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Iran Press TV

US military to continue South China Sea patrols: General

Iran Press TV

Sun Aug 18, 2019 03:40PM

The United States military is planning to continue its so-called "freedom of navigation" patrols in the South China Sea, a top US air force general says, claiming that such missions are needed to prevent China from maintaining control over strategic region.

US Air Force Chief of Staff General David Goldfein said Washington was not going to abandon what he called its "commitment" to defend its allies in the region in case they come under attack, the Rappler reported Sunday.

"I'll just tell you that there's no let up in our willingness or our ability to fly or sail where we need to and when we need to, and there will be no let up in the future," he said. "That's our commitment to the region."

Goldfein made the remarks as he visited the Philippine capital of Manilla along with General Charles Brown Jr., US Pacific Air Forces Commander.

The Philippines is one of the South China Sea littoral states that dispute China's sovereignty claims over the waters, which act as a gateway for trillions of dollars in maritime trade each year.

The US has over the past years sent warships and aircraft to patrol the waters to protect what it calls the freedom of maritime of navigation in the wake of China's growing influence in the region.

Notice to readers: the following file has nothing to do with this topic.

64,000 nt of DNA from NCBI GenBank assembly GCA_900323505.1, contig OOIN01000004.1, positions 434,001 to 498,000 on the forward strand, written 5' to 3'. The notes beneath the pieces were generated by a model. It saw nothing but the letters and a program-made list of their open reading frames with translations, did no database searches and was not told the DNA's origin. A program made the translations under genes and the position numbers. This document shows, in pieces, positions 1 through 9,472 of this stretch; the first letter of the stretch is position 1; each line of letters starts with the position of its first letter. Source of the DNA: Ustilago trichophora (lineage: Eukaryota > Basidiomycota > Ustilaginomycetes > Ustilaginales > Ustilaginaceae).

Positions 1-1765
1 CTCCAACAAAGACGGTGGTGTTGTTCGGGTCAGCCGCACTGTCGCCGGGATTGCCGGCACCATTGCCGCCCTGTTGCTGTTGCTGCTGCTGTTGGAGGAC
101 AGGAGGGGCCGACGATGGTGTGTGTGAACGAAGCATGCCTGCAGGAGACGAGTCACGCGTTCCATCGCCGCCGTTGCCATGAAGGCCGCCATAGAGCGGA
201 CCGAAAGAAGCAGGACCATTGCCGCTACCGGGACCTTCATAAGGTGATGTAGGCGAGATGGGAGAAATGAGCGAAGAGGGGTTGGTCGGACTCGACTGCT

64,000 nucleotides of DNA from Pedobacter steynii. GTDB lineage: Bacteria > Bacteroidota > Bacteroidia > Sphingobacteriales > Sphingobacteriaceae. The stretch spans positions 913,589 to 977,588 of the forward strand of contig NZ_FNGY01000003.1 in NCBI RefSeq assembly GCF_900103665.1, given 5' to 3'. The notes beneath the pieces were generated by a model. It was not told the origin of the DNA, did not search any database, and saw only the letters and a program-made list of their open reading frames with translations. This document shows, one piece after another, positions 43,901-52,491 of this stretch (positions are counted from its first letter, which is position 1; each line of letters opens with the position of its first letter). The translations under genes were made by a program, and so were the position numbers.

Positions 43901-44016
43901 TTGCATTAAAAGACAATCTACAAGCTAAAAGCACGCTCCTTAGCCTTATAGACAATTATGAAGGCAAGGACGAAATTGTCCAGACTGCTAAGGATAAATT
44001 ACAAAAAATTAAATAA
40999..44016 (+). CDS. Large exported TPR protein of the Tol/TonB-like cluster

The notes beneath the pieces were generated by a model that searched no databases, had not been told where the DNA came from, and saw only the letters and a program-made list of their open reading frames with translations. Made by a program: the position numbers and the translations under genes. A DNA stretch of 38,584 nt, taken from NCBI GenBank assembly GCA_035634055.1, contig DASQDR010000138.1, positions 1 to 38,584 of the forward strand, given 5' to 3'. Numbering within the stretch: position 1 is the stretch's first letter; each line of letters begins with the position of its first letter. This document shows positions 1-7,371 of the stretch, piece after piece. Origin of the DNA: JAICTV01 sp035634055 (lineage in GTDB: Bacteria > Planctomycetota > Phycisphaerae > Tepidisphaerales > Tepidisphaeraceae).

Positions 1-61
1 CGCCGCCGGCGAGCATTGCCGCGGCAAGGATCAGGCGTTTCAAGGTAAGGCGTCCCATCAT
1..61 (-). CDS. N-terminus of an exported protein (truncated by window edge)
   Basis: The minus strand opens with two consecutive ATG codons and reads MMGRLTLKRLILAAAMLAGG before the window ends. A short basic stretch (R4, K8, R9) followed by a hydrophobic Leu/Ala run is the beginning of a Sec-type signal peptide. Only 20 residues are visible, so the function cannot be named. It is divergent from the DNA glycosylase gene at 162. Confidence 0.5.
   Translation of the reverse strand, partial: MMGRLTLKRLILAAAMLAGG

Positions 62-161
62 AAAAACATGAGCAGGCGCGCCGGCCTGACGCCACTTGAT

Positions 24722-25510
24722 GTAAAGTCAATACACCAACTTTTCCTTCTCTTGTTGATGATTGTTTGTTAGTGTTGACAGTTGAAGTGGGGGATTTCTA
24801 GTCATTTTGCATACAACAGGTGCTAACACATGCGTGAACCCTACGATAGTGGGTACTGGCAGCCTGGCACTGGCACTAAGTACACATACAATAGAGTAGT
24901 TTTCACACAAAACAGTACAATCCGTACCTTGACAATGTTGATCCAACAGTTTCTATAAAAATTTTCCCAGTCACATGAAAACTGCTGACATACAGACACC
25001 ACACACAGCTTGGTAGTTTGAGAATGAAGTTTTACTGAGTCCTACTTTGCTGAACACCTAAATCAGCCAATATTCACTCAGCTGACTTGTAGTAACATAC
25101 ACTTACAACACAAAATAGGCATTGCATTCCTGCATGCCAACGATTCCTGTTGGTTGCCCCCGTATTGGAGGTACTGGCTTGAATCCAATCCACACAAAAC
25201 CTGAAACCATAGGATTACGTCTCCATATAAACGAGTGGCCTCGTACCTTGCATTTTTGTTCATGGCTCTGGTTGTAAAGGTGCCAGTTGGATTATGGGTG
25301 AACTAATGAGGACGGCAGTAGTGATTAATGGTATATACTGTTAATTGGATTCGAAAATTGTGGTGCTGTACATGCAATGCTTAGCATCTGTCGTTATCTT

Washington claims that Beijing has been conducting a land reclamation program in the sea by creating artificial islands and militarizing a series of islets there.

China has strongly denied the charges and blasted the patrols as provocative.

Goldfein expressed concern over what he described as China's violation of "international rules of order" by sending naval vessels into Philippine territorial waters from February all through early August, as reported by the Armed Forces of the Philippines (AFP).

"I think quite frankly any activity that we see both at sea and in the air, and increasingly now, we're also having the same conversation in space and in cyber, has got to adhere to some international rules of order that we all live by. So, anybody in the region that violates those, it's concerning," Goldstein said, adding:

Brown reiterated that the regular US freedom of navigation and overflight operations (FONOPs) in the South China Sea acted as deterrence against attempts to bend the rules.

"We have to highlight the facts when those that don't follow rules-based international order, no matter who that might be, we do highlight that. So, part of our operations are to deter, or also prove the fact that you should be able to fly, sail, and operate no matter what nation you are, where international law allows," Brown said.

As part of its strategic shift to deter China, the US under President Donald Trump has moved many of its assets and forces from the Middle East to the Indo-Pacific region.

American officials have over the past months emphasized alliances and strategic partnerships with countries like the Philippines, Japan, Vietnam, and Indonesia during a flurry of visits to the region.

In Manila, Goldfein met with Lieutenant General Rozzano Briguez, Commanding General of the Philippine Air Force (PAF), and discussed the PAF Flight Plan 2028 to build a credible air defense capability.

Back in March, US Secretary of State Mike Pompeo told during a visit to Manila stated that the 1951 Mutual Defense Treaty (MDT) between the Philippines and the US also covers the South China Sea.

Under the MDT, any armed attack on Filipinos in the leads to a military response from Washington.

The statements come as tensions are simmering between the United States and China over a host of issues, including Trump's trade war against Beijing and his willingness to forge arms deals with Taiwan despite China's warnings.

The Trump administration also stands accused of stirring unrest in Hong Kong.

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